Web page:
However, the country as a whole was called Aryanam. The word Ariya, meaning "noble", "spiritual", and "elevated", is attested in the Inscriptions of Darius the Great and his son, Xerxes I. It is used both as a linguistic and an ethnic designation. Darius refers to these meanings in the Behistun inscription (DBiv.89), which is written in a language referred to as airyan, or more commonly as Old Persian. Both Darius and Xerxes state in inscriptions at Naqsh-i Rustam (DNa.14), Susa (DSe.13), and Persepolis (XPh.13):


Stonecarving from Persepolis showing Darius I the Great of Persia (521-486 BC).
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Adam Pārsa, Pārsahyā puça; Ariya, Ariya ciça... I am Persian, son of a Persian; an Aryan, from an Aryan lineage.


In Parthian times (248 BCE – 224 CE), Aryanam was modified to Aryan. In the early Sassanid Period (224–651 CE), it had already evolved to Middle Persian Ērān or Ērān Shahr which finally resulted in New Persian Iran or Iran Shahr.[9]

At the time of the Achaemenian empire, the Greeks called the country Persis, the Greek name for Pars (Fars), the central region where the empire was founded; this passed into Latin and became Persia, the name widely used in Western countries which causes confusion as Persia is actually Pars (Fars) province.[10][6][11]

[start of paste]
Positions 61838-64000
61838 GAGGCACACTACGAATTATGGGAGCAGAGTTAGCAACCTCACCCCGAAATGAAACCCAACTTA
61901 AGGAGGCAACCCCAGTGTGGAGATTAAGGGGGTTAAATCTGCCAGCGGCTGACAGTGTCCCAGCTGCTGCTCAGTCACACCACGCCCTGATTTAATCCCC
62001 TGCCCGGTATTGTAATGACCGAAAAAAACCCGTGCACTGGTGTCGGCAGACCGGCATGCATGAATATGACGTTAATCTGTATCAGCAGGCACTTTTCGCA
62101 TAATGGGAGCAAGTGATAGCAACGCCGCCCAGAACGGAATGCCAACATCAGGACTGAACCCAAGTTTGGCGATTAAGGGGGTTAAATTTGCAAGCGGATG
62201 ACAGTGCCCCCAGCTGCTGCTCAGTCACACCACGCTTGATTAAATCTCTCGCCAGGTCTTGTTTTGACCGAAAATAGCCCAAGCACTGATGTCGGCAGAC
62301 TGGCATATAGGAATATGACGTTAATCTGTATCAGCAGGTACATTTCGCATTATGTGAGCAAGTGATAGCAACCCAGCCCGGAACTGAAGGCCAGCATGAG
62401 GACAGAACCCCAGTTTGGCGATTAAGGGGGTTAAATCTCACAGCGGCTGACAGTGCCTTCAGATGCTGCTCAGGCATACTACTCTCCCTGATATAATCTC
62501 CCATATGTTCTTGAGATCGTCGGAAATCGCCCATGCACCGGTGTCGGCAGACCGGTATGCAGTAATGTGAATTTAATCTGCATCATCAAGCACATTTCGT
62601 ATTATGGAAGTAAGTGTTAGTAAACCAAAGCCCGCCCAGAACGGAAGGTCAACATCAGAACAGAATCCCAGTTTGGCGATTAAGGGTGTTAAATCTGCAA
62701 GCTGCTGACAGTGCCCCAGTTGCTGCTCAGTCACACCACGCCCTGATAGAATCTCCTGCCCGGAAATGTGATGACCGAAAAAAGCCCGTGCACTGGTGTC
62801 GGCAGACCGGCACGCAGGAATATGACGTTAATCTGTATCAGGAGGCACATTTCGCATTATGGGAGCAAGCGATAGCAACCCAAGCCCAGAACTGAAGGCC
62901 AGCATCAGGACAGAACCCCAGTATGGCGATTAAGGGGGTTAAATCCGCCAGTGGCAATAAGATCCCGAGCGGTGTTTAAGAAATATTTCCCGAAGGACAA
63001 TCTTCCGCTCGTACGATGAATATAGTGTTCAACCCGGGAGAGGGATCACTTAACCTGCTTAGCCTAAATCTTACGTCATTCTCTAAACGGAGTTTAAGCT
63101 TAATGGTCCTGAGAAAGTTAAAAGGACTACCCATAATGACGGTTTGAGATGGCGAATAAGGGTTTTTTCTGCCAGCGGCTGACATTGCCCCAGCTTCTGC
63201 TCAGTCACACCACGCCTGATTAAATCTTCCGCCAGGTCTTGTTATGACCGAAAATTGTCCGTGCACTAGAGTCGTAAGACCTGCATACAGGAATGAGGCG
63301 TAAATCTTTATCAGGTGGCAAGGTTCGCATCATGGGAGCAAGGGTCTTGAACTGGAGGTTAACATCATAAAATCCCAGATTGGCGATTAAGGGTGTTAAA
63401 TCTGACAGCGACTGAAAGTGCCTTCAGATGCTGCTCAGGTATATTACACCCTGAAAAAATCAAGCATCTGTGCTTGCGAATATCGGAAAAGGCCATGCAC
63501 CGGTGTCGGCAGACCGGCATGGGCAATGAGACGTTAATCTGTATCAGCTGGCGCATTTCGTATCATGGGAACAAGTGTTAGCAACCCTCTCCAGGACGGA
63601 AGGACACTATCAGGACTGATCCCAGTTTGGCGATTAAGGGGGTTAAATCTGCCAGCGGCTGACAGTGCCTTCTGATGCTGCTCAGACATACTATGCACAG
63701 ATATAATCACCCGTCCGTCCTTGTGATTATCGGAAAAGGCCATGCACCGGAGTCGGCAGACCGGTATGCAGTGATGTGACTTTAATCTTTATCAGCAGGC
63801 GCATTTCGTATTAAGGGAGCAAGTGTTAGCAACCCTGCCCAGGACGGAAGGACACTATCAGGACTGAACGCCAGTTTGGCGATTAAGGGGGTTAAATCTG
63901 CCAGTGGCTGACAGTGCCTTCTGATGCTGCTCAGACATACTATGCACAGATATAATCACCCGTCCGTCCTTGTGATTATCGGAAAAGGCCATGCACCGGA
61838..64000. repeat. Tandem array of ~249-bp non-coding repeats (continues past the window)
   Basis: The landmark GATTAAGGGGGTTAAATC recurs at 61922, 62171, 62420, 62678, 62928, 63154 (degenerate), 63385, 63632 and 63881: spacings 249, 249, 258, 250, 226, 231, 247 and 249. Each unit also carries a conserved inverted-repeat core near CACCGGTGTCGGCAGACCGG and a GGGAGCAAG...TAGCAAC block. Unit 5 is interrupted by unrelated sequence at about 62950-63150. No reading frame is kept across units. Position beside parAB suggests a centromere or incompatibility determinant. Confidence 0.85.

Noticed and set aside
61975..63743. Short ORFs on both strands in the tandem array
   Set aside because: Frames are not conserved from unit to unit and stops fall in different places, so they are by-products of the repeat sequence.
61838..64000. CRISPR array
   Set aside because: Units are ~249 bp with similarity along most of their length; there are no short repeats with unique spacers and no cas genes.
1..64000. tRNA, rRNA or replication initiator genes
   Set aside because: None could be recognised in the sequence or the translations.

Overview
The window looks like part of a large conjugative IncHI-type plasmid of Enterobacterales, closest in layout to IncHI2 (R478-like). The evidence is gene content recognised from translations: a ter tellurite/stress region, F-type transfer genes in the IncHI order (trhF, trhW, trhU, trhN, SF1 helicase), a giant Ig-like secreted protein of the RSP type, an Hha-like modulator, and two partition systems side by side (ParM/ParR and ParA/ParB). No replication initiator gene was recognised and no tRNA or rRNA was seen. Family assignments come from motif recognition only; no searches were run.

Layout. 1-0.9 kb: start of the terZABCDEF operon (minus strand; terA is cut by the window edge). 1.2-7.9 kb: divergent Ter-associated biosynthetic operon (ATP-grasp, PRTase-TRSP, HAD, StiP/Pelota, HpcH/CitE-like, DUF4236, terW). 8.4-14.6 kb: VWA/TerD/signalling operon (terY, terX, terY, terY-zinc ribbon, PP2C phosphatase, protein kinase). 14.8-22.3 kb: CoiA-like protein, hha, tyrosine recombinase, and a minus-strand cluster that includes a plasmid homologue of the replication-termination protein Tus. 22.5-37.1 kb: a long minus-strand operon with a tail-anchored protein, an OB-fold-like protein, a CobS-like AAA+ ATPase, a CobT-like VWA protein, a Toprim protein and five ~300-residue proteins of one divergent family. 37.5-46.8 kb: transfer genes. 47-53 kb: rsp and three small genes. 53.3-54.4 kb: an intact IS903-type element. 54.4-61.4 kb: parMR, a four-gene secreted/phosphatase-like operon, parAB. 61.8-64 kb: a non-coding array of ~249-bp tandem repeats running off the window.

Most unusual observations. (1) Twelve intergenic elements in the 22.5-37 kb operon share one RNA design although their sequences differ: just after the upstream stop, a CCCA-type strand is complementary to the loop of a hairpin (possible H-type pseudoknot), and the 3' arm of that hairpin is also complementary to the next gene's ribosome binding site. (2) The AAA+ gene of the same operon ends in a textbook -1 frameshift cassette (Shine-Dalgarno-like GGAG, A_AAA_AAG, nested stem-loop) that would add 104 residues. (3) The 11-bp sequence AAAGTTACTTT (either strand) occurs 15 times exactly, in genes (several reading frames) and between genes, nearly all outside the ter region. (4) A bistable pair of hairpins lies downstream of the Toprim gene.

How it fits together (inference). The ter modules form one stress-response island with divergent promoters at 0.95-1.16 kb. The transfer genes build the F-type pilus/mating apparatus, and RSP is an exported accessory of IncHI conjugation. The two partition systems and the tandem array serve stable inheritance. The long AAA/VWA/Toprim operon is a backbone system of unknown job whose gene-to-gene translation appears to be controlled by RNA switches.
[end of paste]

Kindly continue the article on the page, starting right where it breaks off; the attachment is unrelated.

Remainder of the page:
In the twentieth century, a dispute arose over whether Iran or Persia is the correct name for the country. On 21 March 1935, the ruler of the country, Reza Shah Pahlavi, issued a decree asking foreign delegates to use the term Iran in formal correspondence in accordance with the fact that "Persia" was a term used for a country called "Iran" in Persian.

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babara
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Postby babara » Wed Jan 10, 2007 8:51 am

I want to go historical places or place you are showing here I think It is interesting and I want to take a photo myself also. I'm sure It will have to be funny. :D :D

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Oriani
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Postby Oriani » Wed Jan 10, 2007 8:38 pm

Yes and as I said before, every country has its own beauty and exotic wonders!

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Postby babara » Thu Jan 11, 2007 4:11 am

Oriani wrote:Yes and as I said before, every country has its own beauty and exotic wonders!


You are right!
It is interesting.

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Postby PAARSE » Thu Jan 11, 2007 8:48 am

Next Post, please
Last edited by PAARSE on Thu Jan 11, 2007 8:59 am, edited 1 time in total.

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Postby PAARSE » Thu Jan 11, 2007 8:58 am

Falak-ol-Aflak Castle

Falak-ol-Aflak Castle (in Persian: قلعه فلاک الافلاک‎), in ancient times was known as Dežbār as well as Shāpūr-Khwāst, is one of the most impressive castles in Iran. It is situated on the top of a large hill with the same name within the city of Khorramabad, the regional capital of Lorestan province. This gigantic structure was built during the Sassanid era (226–651).